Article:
I learnt a heap during the time I rode, and the few days afterwards. And the single biggest thing I learnt was that TCR is a race, and I want to race it. Fast touring is an unhappy compromise, the worst of both worlds. You don’t have time to really immerse yourself in things, and you also aren’t getting the pure joy of a race. There are times when it is the best solution, but not for the TCR. Which means that next time, I will race. Flat out. No compromise.
Most things I took with me worked well and I would take them again, but not all. Next time, I’m not taking a camera to stop and take photos with. I got some great pictures this time (I’ll put a few more of them up later) but that’s not the way to race. So next time, no long blog posts (Baloney, fear not, I’ll still be seeing the view and you know that you will hear the stories in excruciating detail afterwards!) and no dedicated camera. I took the wrong food, I took the wrong chain lube, I took some things that just flat out didn’t work and should not have been there. All of those lessons have been learnt.
I really didn’t know how my body would respond, but now I do. Given that I was about 150th to CP3 this may sound ridiculous, but next time I will be aiming for top 20, ideally high in the top 20.
The reason I believe I can do it, despite this year’s result, is that I have learnt so much. I now see mistakes that I made in the months, weeks and days before the race, and also in the time since it started. I see what was wrong with my set-up, and how I can make it right. I know how to prepare better, and what my weak points are, and I know how I can fix them.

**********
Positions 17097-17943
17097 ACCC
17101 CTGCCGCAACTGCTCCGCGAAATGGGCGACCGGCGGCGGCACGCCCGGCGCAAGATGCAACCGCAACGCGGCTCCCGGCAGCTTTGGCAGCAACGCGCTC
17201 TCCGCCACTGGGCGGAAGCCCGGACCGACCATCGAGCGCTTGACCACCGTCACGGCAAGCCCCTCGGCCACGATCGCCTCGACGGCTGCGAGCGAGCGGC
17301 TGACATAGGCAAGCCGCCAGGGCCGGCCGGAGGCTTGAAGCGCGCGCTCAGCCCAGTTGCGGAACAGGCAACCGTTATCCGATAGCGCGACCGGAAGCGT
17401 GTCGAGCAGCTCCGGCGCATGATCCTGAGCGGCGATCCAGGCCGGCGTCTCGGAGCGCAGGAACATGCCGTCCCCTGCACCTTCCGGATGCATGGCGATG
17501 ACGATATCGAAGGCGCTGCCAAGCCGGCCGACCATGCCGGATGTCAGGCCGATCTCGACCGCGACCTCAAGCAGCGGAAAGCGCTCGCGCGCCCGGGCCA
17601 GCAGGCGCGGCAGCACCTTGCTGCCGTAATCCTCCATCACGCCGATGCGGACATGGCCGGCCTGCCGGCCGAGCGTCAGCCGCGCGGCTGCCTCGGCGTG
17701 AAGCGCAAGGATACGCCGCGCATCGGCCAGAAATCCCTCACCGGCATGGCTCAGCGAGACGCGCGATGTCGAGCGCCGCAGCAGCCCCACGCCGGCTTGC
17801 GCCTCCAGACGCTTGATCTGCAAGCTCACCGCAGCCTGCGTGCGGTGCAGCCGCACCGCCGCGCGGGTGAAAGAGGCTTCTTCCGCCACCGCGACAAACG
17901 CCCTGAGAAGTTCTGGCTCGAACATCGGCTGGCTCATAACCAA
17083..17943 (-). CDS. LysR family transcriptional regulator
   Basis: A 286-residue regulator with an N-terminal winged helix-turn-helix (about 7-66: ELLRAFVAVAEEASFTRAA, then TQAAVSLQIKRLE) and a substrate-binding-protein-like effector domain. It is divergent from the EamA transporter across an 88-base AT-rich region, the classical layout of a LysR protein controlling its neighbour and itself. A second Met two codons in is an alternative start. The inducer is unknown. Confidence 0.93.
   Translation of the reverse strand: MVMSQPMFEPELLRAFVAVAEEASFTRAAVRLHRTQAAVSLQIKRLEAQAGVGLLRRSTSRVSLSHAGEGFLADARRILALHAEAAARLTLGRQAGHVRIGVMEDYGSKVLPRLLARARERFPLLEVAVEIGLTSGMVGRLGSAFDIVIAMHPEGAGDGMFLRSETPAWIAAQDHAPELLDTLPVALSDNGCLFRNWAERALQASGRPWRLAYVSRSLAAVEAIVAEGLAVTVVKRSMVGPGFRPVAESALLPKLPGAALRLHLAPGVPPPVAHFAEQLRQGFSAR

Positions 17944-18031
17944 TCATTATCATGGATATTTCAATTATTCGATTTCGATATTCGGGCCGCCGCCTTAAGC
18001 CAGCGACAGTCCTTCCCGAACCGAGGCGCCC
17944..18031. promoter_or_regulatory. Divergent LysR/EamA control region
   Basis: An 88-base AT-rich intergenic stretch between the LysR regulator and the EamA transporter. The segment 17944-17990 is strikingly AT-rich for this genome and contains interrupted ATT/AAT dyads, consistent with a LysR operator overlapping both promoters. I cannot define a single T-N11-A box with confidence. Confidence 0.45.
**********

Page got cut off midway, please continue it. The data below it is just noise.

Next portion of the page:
Over the past week I’ve spent several days traveling very slowly back to Germany. My knees are back to normal size, my Achilles has only the dullest of aches, and I’m feeling good. If I was to restart the race right now I have no doubt things would go downhill quickly, but physically my recovery is on track. Yesterday I even got got back on the bike. 40km, over two and a half hours, but I finished feeling better than I started. That is very important, because mentally I am there. I want to race, right now.
I’m going to take things a bit slower than that, but I’m hoping I can be racing again within a month. And meanwhile, I’m looking for the next ultra-cycling race. I doubt it will be TCR unless something huge changes in my financial/employment situation – I think I will be back to this in 2019, and in part that is because for the next year I want to tune and perfect. There are a lot of races, but in my mind TCR remains the toughest, with so many challenges not faced in other races.
So that’s my goal. Top 20 (at least) in 2019. I’ve learnt so much that I truly believe I can achieve it, and knowing that stops me from being devastated.